The following Owner-Managed Businesses guidance note by Tolley provides comprehensive and up to date tax information covering:
Many people supply their services to clients, not directly as a self-employed person, but via a company. The tax and NICs advantages of this way of working are significant. See the Introduction to personal service companies guidance note.
Since April 2000, anti-avoidance legislation applies to individuals who would be employees of their clients if they did not use an intermediary, see the Employed or self-employed guidance note. For the general rules, see the Personal service company rules guidance note and the Intermediaries and the public sector guidance note.
The legislation talks about an ‘intermediary’ between the worker and the client. Normally this intermediary is a service company, but services provided via a partnership or by another individual are also caught.
However, arrangements involving partnerships and individuals are rare in practice. As a result, this note assumes that the intermediary is a company, unless otherwise stated.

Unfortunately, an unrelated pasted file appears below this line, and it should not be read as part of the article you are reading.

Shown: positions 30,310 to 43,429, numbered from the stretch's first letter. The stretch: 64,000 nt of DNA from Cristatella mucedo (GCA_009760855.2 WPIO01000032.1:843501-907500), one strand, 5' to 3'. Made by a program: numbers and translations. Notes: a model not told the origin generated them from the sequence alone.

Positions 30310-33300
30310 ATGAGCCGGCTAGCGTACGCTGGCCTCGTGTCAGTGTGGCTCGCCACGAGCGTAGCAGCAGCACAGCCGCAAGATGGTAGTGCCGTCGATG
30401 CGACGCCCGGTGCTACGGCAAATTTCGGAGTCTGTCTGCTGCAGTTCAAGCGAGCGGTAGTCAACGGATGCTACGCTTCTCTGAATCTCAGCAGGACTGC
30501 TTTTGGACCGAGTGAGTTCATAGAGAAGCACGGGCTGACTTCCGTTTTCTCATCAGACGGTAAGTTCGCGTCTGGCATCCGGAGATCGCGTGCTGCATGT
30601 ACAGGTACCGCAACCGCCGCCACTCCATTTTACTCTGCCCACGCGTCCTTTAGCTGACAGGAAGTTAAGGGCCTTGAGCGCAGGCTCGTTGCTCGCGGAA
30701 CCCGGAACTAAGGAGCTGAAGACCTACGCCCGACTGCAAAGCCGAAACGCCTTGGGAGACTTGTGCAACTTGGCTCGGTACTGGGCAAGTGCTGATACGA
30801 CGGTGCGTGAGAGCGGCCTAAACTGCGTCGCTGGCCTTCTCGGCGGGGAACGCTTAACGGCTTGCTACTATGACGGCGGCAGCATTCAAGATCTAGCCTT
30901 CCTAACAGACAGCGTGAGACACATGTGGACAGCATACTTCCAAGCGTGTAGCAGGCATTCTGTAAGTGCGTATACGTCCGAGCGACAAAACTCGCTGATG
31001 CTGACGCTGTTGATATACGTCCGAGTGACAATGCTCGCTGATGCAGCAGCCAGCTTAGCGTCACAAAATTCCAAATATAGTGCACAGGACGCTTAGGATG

The legislation applies where a contract of employment or (from 2013/14 onwards) a contract to hold an office would have existed between the worker and the client had there been no service company.
The legislation is thus based on the fiction that there is a contract directly between the client and the worker. This is known as the ‘notional’ or ‘hypothetical’ contract. If this notional contract is one of employment or one to hold an office, the rules will apply.
For a summary of the status tests which determine whether a contract is one of employment or self-employment, see the Employed or self-employed guidance note.
It is therefore necessary to first work out what would be in an individual’s notional contract, and then compare these terms to the guidance provided by
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